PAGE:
Columns - The Sunday Times Economic Analysis

At least now, the CB admits it’s a loan

By the Economist

The first instalment of relief for the country’s balance of payments is expected shortly. According to the Central Bank of Sri Lanka the negotiations for the stand-by facility of US$ 1.9 billion, “which has been sought by the Central Bank of Sri Lanka from the IMF”, has according to the Central Bank, “now reached an advanced level of finalization.” Agreement has been reached with the IMF and the facility is due to be approved by the IMF Board shortly.

It is interesting that the Central Bank admits that it sought the loan. Earlier we were told the IMF was waiting to give a loan. Still earlier we were told we did not really want it. What we were doing was akin to not looking a gift horse in the mouth. Admittedly, the IMF had plenty of resources they may have been keen to disburse among countries in trouble due to the global recession. This was a change as it had little opportunities to lend before as few countries were in need during the boom years. That does not imply that they were eagerly waiting to lend to the Republic of Sri Lanka that was in trouble.

Sri Lanka’s relationship with the IMF was strained for some time. Economic advisors of the government were averse to borrowing from the Breton Woods institution as they did not want to comply with IMF conditions that would be imposed. Ultimately the IMF saw no reason to hold office here and left a few years ago.

The government’s alternate strategy was to borrow from commercial sources and seek facilities from friendly governments. This averted a balance of payments crisis for some time, but the heavy outflow of debt repayments combined with a massive trade deficit in 2008 led to a serious erosion of foreign exchange. Even when the emerging crisis was clear, there was a denial of it and an expectation that funds from friendly countries would enable the country to tide over the crisis without depending on an IMF facility.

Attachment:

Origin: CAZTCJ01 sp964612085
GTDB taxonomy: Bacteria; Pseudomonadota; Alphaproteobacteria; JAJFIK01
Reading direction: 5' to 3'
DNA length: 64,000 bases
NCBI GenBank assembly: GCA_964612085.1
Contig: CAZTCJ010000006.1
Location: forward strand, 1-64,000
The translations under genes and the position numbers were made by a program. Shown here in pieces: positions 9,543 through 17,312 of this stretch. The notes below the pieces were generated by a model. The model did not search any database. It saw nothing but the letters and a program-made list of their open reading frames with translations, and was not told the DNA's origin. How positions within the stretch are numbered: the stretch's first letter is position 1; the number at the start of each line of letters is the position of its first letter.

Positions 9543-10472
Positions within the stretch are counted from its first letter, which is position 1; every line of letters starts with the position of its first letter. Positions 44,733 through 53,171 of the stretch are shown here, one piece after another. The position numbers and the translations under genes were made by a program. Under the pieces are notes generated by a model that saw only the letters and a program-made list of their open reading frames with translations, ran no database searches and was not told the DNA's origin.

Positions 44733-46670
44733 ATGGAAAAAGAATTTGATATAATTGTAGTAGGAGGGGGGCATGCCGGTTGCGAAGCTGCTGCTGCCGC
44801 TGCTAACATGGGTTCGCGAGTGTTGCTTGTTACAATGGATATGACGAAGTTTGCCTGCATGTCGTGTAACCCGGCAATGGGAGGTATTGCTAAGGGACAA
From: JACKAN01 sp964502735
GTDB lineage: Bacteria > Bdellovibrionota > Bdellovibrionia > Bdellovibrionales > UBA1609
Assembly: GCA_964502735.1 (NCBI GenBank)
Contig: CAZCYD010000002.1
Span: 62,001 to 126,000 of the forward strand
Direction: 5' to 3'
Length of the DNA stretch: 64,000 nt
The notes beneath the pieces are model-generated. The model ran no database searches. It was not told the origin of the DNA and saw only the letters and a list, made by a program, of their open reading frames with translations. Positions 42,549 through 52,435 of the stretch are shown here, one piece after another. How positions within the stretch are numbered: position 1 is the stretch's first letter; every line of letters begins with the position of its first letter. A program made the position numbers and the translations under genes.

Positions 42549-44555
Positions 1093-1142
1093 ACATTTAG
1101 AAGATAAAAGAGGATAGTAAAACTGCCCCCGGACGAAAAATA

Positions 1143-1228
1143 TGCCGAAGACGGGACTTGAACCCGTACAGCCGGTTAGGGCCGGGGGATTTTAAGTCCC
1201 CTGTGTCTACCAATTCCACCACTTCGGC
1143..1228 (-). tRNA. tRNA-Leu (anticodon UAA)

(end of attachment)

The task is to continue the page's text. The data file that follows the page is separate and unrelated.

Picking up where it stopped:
The conditions imposed by the IMF under its Article IV provisions were the other issue. There were many pronouncements by officials as well as ministers that Sri Lanka would not comply with any conditions imposed by the IMF. Everyone other than those in high office and ministers in the government knew that “conditionalities”, as the IMF lingo calls conditions, were mandatory. The granting of the loan would no doubt be heralded as one received without any conditions. In fact some of the important conditions have already been met. However the IMF is willing to join with the government to give the impression that no conditions were imposed. Such is the new IMF diplomacy, deceit and so called transparency.

If truth be told, Sri Lanka complied with the conditions even before the loan was approved. The most obvious one was the free float of the Rupee without intervention by the Central Bank so that the currency would find its realistic level. This is why the Rupee depreciated from around Rs. 112 to the US$ to over Rs. 121 per dollar. This depreciation may continue depending on market conditions. Therefore one of the most important conditions has already been met.